Opportunities For Recreational Abalone Fishing
Recreational abalone fishing is a popular activity in NSW, and there are plenty of opportunities for those who want to give it a try. The most common way to catch abalone is by diving, either with surface-supplied air or scuba. However, it’s important to note that abalone fishing is a skill that requires practice and patience before you can be successful.
One of the best places for recreational abalone fishing is from Jervis Bay to the Victorian border, where most commercial abalone fishing takes place. This area is known for its rocky reefs and shallow waters, which provide plenty of cover for abalone to hide. It’s also important to note that it’s illegal to take abalone from the Intertidal Zone in Victoria, which is defined as the area starting on the beach at the maximum high water mark, to a point where the water is two metres deep at any time.
Another great spot for recreational abalone fishing is along the Western Australian coastline. The area is divided into different zones, each with its own features and conditions. Before heading out, make sure to check the conditions and features of each zone to choose the right spot for you. Additionally, surf lifesavers patrol certain areas during abalone fishing sessions, so keep an eye out for them.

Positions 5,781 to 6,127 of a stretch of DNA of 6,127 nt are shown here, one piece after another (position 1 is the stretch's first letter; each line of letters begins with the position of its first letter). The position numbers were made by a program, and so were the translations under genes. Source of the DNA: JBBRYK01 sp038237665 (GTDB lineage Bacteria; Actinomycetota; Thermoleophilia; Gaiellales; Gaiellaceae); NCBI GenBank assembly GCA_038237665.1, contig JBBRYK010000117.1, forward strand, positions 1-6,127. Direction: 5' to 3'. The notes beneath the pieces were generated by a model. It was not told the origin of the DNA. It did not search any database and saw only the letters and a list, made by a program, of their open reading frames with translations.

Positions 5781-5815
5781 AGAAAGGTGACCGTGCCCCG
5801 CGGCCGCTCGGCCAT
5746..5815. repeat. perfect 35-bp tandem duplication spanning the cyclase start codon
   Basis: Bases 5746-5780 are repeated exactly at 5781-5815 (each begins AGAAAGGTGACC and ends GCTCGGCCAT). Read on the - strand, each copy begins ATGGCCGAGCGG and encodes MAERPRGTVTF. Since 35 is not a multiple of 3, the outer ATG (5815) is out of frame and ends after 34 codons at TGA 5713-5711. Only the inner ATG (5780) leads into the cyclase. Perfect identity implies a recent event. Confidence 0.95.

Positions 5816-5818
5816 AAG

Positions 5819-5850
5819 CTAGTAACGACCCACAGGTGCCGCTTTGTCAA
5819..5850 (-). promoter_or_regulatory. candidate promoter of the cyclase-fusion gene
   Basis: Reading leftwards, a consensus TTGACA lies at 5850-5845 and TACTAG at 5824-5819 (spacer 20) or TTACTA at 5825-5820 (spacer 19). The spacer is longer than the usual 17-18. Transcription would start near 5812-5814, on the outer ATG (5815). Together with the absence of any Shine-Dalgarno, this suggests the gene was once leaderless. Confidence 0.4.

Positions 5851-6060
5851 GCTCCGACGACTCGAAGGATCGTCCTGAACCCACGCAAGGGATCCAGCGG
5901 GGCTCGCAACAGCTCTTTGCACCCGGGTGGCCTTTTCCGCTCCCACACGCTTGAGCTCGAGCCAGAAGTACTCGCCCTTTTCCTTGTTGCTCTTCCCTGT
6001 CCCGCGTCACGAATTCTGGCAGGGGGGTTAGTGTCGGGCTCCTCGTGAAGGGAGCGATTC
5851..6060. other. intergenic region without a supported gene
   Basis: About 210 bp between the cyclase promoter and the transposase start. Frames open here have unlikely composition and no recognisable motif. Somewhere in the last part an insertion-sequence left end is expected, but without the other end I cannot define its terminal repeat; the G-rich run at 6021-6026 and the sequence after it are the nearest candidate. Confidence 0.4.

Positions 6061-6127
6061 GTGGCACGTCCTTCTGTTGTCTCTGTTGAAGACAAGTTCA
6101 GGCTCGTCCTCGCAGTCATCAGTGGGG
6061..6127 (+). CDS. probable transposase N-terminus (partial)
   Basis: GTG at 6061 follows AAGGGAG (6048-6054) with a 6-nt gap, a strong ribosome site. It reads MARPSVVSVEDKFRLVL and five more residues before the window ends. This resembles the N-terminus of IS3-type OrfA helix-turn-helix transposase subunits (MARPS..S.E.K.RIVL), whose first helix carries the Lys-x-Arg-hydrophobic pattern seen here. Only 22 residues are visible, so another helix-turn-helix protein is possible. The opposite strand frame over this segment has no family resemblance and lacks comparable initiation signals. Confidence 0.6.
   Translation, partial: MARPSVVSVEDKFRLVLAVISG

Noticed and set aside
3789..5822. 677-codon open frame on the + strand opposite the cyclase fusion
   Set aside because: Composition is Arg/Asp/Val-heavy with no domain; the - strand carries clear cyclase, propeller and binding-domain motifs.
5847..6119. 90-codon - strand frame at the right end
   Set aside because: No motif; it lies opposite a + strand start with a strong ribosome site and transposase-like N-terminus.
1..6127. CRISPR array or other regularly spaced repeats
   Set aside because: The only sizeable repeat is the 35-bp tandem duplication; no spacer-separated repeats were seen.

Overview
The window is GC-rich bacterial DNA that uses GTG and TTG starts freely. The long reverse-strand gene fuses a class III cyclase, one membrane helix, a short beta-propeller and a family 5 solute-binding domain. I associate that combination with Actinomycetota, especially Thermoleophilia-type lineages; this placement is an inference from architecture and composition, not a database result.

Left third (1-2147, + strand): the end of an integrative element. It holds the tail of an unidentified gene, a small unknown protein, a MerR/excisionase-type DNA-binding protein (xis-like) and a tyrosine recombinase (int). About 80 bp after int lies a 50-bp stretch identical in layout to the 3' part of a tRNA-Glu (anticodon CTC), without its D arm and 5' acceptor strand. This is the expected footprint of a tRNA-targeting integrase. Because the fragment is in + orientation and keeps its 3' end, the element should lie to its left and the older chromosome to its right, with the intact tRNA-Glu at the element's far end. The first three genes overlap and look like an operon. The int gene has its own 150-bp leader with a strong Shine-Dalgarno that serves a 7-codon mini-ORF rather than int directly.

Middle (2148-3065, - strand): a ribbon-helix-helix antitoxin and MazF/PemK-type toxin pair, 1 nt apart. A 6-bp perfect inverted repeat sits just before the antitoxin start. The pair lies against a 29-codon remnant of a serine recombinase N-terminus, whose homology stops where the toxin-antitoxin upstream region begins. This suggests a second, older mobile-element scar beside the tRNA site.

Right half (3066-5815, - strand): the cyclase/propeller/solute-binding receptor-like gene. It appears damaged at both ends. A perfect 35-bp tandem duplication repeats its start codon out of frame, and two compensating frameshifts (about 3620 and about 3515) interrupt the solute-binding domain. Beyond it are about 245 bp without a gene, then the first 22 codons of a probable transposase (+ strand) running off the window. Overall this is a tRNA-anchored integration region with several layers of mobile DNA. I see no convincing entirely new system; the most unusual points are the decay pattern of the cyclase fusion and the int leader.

It’s important to note that there is a permanent closed season on the take of abalone from Central Victorian waters, except for specific open days each year. These open days include every Saturday and Sunday between 16 November and 30 April, every declared public holiday in Victoria between 16 November and 30 April, and 25 December through to the second Sunday in January.
Tips For Finding Abalone
Finding abalone can be a challenging task, but with the right techniques and approach, you can increase your chances of success. Here are some tips to help you find abalone:
1. Look at the Base of Rocks and in Cracks: Abalone tend to hide in areas that offer them protection from predators, so they’re not going to be easy to find. Rather than looking along the tops of rocks, concentrate your efforts at the base of rocks and in cracks. Abalone are often found upside down, back in the deepest cracks on the reef. They are found looking like buttons as they cling to a rocky reef just above a sandy area.